LITTLE ELM, Texas (CBSDFW.COM) - Getting COVID-19 shots into Americans' arms represents the largest mass-vaccination program in U.S. history.
One of the keys to the vaccine, the syringes, are being made in North Texas.
CBS 11 recently toured the factory that's producing them.
Tucked away in a Little Elm neighborhood north of Dallas, workers at the Retractable Technologies Inc. manufacturing facility have been producing syringes, for nearly one year, that are used in Pfizer's and Moderna's COVID-19 vaccines.
Kathryn Duesman, Vice President of Clinical Affairs at RTI said, "We're a proud Texas company and we're happy to be able to not only serve Texans, but all Americans. We've supplied hundreds of millions of syringes and will continue to supply that."
The company's Vanish Point Retractable Syringes provide extra doses of the vaccine -- up to 20% more, compared to most other syringes.
RTI officials said pharmaceutical companies overfill the vials because most syringes have what's called dead space, which leaves extra vaccine behind that can't be used.
Duesman though said because of the design of RTI's syringe, it can retrieve the extra dose from the vial.
When asked how the technology has changed the vaccine program, Duesman said, "More people get shots, and that's what's so important."
Duesman, who's also a registered nurse, said the company's syringes are safer because the needles automatically retract after delivering the vaccine. "There's no chance for any healthcare worker or anybody to get stuck with that needle."
RTI's CEO Thomas Shaw invented this type of syringe after reading an article during the HIV crisis that a doctor was stuck with a contaminated needle and contracted the virus that causes AIDS.
He built the factory in Little Elm in 1996.
The company provided its syringes in 2009 for the federal government's vaccination program for H1N1, also known as the swine flu.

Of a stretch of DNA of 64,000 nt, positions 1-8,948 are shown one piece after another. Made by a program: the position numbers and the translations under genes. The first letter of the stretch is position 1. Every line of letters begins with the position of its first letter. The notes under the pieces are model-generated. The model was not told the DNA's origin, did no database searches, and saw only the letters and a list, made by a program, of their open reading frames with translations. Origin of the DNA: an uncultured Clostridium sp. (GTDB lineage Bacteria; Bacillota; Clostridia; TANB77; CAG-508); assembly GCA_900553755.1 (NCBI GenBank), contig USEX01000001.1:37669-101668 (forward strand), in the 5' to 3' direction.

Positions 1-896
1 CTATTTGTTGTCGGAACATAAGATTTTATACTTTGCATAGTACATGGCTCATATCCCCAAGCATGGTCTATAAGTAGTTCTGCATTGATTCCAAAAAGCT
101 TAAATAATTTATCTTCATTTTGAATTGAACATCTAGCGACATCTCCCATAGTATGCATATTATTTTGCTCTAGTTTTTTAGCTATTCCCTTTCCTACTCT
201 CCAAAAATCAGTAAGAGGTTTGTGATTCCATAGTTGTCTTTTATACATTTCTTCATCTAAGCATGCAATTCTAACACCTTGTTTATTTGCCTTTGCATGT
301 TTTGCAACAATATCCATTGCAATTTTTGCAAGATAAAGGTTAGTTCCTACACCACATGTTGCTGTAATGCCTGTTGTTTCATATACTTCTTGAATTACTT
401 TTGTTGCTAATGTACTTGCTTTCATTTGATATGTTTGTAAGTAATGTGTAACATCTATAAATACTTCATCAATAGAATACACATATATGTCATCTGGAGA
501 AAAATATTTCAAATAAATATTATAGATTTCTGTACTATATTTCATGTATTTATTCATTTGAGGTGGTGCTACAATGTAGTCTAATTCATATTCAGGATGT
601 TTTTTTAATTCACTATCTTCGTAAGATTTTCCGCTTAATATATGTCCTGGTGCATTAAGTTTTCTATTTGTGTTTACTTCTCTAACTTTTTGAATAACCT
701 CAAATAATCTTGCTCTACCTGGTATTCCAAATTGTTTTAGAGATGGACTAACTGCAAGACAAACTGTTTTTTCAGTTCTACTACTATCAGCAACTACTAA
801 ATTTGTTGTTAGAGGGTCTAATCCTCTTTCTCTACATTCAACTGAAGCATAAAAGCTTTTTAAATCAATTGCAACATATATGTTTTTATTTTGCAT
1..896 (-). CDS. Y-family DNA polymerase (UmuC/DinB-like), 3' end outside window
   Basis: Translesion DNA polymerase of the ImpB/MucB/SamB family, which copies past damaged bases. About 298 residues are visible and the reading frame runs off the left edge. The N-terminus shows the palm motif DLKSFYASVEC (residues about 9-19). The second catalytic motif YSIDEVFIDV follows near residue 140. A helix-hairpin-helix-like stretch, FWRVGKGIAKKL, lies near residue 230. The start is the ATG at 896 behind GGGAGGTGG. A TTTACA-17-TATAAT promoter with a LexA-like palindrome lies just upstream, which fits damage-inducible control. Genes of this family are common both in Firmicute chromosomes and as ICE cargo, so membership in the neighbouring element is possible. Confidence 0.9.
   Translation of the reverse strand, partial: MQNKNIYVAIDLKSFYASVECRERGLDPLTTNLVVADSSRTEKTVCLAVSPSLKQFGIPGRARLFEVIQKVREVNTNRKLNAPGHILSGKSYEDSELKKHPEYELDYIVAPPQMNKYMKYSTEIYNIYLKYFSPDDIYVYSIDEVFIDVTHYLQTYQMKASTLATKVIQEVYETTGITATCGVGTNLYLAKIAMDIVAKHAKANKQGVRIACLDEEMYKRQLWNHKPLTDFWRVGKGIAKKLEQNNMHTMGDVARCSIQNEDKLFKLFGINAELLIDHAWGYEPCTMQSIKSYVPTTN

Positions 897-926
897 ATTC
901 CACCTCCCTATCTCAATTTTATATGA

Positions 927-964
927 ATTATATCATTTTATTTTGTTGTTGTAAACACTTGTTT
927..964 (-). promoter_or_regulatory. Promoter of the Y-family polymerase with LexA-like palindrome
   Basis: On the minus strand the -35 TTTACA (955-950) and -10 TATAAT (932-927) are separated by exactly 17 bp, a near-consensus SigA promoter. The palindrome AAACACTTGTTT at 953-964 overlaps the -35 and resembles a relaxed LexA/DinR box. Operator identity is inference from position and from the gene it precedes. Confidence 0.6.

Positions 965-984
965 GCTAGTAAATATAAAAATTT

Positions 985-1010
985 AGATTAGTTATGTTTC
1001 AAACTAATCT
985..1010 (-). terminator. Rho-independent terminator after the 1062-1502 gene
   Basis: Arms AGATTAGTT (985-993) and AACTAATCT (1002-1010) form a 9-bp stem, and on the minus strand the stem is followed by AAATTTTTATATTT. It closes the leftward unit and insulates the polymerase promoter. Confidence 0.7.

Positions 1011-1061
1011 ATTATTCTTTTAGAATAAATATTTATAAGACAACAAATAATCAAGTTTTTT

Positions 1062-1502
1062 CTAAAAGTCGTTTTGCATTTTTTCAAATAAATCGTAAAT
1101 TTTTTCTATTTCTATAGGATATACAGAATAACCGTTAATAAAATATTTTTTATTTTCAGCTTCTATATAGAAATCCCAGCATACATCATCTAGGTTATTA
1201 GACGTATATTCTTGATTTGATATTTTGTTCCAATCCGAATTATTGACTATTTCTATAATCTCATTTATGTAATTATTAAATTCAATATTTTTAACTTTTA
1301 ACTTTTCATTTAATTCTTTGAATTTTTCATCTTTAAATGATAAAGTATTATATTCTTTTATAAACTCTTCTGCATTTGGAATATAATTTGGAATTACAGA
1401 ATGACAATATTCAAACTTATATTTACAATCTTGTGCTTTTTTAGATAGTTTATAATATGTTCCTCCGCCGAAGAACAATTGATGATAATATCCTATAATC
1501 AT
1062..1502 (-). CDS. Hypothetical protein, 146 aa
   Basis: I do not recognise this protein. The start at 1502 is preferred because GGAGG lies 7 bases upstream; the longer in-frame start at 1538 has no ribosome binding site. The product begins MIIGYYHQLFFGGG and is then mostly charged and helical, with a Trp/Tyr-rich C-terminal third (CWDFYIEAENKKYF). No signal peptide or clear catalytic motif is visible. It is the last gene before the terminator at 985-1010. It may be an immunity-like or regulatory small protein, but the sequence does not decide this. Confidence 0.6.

Duesman said in early 2018, U.S. Health and Human Services contacted RTI again.
"What kind of lessons did we learn in H1N1, how can we do better the next time and everybody knew there would be a next time, a public health emergency would happen. Nobody knew it'd be 2020."
Once the COVID-19 pandemic began early last year, the federal government reached out to RTI again.
Last May, the company received an $84 million contract for hundreds of millions of syringes and began shipping them in June. "I think the government was very forward thinking," said Duesman.
About 80% of the needles and syringes are made in China.
The rest are made in the U.S.
Duesman said, "It's really a matter of not just healthcare security, but national security to have these right here made domestically and to be immediately available when the need arises."
RTI is now ramping up production of syringes even more.
The firm is in the process of building a second manufacturing facility on its site.
It's part of a $107 million investment -- half of it from the federal government, the other half from RTI.
The new assembly machines will be up and running this year, in half the time it would normally take, and provide the company with dramatically more capacity.
Duesman said, "It's going to be a great deal more that we're going to be able to produce, all the time, every year. More than double."
She said the federal government's investment in the company last year was critical. "That's something that wouldn't have happened without our partnership with the U.S. government."
They also credit the City of Little Elm, Denton County, and the State of Texas for helping them move quickly on the project.
RTI employs 186 people, nearly 50 more than in May of last year, and they are still hiring.
Manufacturers are preparing to provide the COVID-19 vaccine to children, and there's also some discussion on whether booster shots will be necessary in the months ahead.
Duesman said, "That's what we're preparing for. We understand, just again, we don't have the inside track from the pharmaceutical manufacturers, but we are preparing for the fact that there are going to be additional shots."
She said she and the company are happy they've been able to contribute to this necessary fight against the virus.
"The more shots in arms, the safer we all are, and the fact that we can get on with living our lives. Our syringes contribute to that."
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